Saturday, September 25, 2021

Introducing the Logan Bag Sewing Pattern



The new
sewing pattern is now available in the shop!

The Logan Bag

The Wholecloth Logan Bag is a drawstring bucket backpack. It has an easy access snap pocket at the front and a secure zipper pocket on the inside. There is a drawstring closure. The bag can be worn in many ways from backpack to cross body. The pattern come with two sizes of bag. The Standard size is designed to hold everything you need for a day out and about. The Mini will hold all the essentials like your wallet, phone and keys. 

The sewing pattern comes with 2 sizes of print at home PDF pattern, and clear step by step illustrated instructions for creating your bag. This pattern is written for heavy weight fabrics. We recommend 10 oz. canvas or similar. Lighter fabric can be used with the addition of medium weight interfacing. 

The pattern includes:
- step by step illustrated instructions
- print at home and assemble pdf pattern pieces 
- dimensions to draft your own pattern pieces 
- pattern and instruction to sew 2 different sizes of Wholecloth Logan bag.

Finished Bag Dimensions:
Standard: 10"x20"
Mini: 6"x12"

I've been working on this pattern little by little for most of the year. The benefit of the extended time in pattern development is that I've been road testing my bag for months. I love the hands-free convenience of wearing a backpack, and the reach-in accessibility of the drawstring top. It's a great everyday style. 

The bags shown here are made with 10oz cotton canvas. I didn't prewash it to maintain the stiffness of the new fabric. The rigid fabric, and a reinforced base, allow the bag to stand up for easy access, or working as a portable knitting basket. Lighter fabrics will have more slouch, and I recommend reinforcing them with medium weight fusible interfacing for the best result. The blocked construction of the exterior lends itself to highlighting a special print, or color blocking, or even a quilt square (stay tuned!). There are so many possibilities for customizing this bag. 


Logan Bag Hardware & Supplies

This bag calls for quite a bit of specific hardware and supplies. You can buy all of it at a craft store or online, but to make it as easy as possible to get behind the sewing machine I've put together a kit. The Hardware & Supply kit is one stop shopping for all the bits and pieces necessary to sew a Logan Bag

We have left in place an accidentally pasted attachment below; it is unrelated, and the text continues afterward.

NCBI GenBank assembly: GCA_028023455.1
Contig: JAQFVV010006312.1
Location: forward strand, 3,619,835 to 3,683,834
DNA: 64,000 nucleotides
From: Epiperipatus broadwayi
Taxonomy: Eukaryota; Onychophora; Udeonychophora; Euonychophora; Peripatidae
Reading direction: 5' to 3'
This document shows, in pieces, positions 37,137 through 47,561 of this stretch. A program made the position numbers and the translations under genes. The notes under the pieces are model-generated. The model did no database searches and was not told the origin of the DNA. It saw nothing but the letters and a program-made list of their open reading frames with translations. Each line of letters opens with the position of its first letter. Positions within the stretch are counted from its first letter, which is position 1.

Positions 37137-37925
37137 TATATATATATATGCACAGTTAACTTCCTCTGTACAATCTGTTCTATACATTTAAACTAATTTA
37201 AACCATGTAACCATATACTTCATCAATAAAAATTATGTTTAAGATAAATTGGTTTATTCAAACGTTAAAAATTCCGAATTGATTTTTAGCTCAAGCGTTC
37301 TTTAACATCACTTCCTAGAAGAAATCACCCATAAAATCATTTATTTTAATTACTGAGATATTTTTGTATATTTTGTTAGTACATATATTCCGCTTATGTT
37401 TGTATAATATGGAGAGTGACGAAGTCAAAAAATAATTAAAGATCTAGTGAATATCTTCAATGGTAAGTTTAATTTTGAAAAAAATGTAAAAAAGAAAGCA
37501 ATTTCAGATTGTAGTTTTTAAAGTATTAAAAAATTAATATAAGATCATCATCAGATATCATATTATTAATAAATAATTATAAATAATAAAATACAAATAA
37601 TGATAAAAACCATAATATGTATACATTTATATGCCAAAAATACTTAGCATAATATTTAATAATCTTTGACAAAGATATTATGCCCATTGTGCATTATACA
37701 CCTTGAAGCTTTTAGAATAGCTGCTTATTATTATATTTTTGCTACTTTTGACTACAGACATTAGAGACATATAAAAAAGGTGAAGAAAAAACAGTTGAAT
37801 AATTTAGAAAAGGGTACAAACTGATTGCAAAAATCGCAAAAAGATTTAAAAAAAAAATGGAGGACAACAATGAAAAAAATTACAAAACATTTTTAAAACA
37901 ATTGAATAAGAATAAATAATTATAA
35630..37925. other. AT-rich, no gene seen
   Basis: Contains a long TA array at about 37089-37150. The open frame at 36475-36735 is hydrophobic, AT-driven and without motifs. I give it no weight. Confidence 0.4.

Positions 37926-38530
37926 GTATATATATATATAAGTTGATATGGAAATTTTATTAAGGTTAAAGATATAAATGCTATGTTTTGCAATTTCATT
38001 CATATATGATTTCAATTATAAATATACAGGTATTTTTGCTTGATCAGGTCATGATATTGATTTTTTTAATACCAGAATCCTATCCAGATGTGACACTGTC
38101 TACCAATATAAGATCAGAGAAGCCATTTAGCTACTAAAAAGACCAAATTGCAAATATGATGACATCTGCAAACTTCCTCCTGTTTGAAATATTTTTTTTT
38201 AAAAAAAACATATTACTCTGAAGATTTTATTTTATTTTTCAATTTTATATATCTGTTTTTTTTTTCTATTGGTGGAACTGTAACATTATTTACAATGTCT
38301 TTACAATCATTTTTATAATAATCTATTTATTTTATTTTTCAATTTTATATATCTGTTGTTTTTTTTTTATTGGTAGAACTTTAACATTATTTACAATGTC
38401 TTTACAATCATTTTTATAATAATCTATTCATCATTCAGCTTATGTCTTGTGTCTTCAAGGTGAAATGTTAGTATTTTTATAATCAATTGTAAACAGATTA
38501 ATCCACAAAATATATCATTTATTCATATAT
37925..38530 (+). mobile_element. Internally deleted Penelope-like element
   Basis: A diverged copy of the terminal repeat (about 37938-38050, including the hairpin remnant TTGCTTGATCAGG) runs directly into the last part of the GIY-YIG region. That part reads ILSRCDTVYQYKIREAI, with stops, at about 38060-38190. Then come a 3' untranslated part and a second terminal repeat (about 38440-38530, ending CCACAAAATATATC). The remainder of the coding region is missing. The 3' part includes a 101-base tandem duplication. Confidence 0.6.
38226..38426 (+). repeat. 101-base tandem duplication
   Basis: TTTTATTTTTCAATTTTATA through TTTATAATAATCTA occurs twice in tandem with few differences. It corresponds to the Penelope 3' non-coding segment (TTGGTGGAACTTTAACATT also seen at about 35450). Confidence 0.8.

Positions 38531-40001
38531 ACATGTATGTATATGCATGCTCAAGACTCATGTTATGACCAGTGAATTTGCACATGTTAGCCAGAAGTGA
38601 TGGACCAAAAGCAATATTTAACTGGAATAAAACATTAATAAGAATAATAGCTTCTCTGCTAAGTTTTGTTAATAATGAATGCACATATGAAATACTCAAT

I'll be talking more about the kits later in the week. They are in the shop, and the quantity is limited, so get your Hardware & Supply Kit now!


Logan Bag Pattern Discount
Of course, there is a launch week discount. Use the coupon code LOGAN15 for 15% off the Logan Bag sewing pattern until October 1st. 
Get yours now!

I would love to see where you take this bag (physically  and aesthetically). Share you Logan Bag on Instagram with #wholeclothloganbag & #wholeclothpatterns. And tag me @_wholecloth.





Sunday, August 8, 2021

SweetKM is now Wholecloth Patterns!

A new name for a new creative phase. I have felt the urge to grow for some time, but the name SweetKM was holding me back. It was a reflection of where I once was, but not of where I want to go. After wrestling with new names for a few months (okay, years!), I've decided to double down on a pattern name I really love, the Wholecloth Project Bag. Once the lightbulb turned on, the decision was simple. The name of my pattern line, website, and overall creative presence going forward will be Wholecloth Patterns!

What's ahead for Wholecloth Patterns: Moving forward I will be focusing on bag sewing patterns with simple lines, thoughtful details, and lots of potential for customization. To kick off this transition I've got a new bag sewing pattern in the works! Follow @_wholecloth on Instagram for sneak peaks, and as usual, you'll hear about any new patterns first as an email subscriber

What's ahead for the Wholecloth Blog: While I have been spending more time designing, and testing new bag and accessory sewing patterns, I will continue to do outfit posts here. Making my own clothing fuels my creative process, and I love to make and share. 

What's ahead for the Wholecloth Project Bag: A few growing pains are bound to creep into any transitional process. You may have noticed I changed the name of the Wholecloth Bento Bag to the Wholecloth Project Bag. I want to be genuine in all my interactions online and in person. The Japanese inspired name, that felt like a tribute when I first published the pattern,  was not a true reflection of me. It did lead me to the point where I would grow, change, and move forward. It's still the same great pattern, only the name has changed to be a better reflection of myself and my brand. 

I love to see what you've made, please use the hashtag #wholeclothprojectbag going forward and feel free to retag your previous makes. You can tag old and new projects with #wholeclothpatterns!

New blog:
www.wholeclothpatterns.com


Emailing List Signup:

Buy the namesake pattern!





 

Friday, May 7, 2021

Short, Shorter, Shortest: 3 Cropped Mandy Boat Tees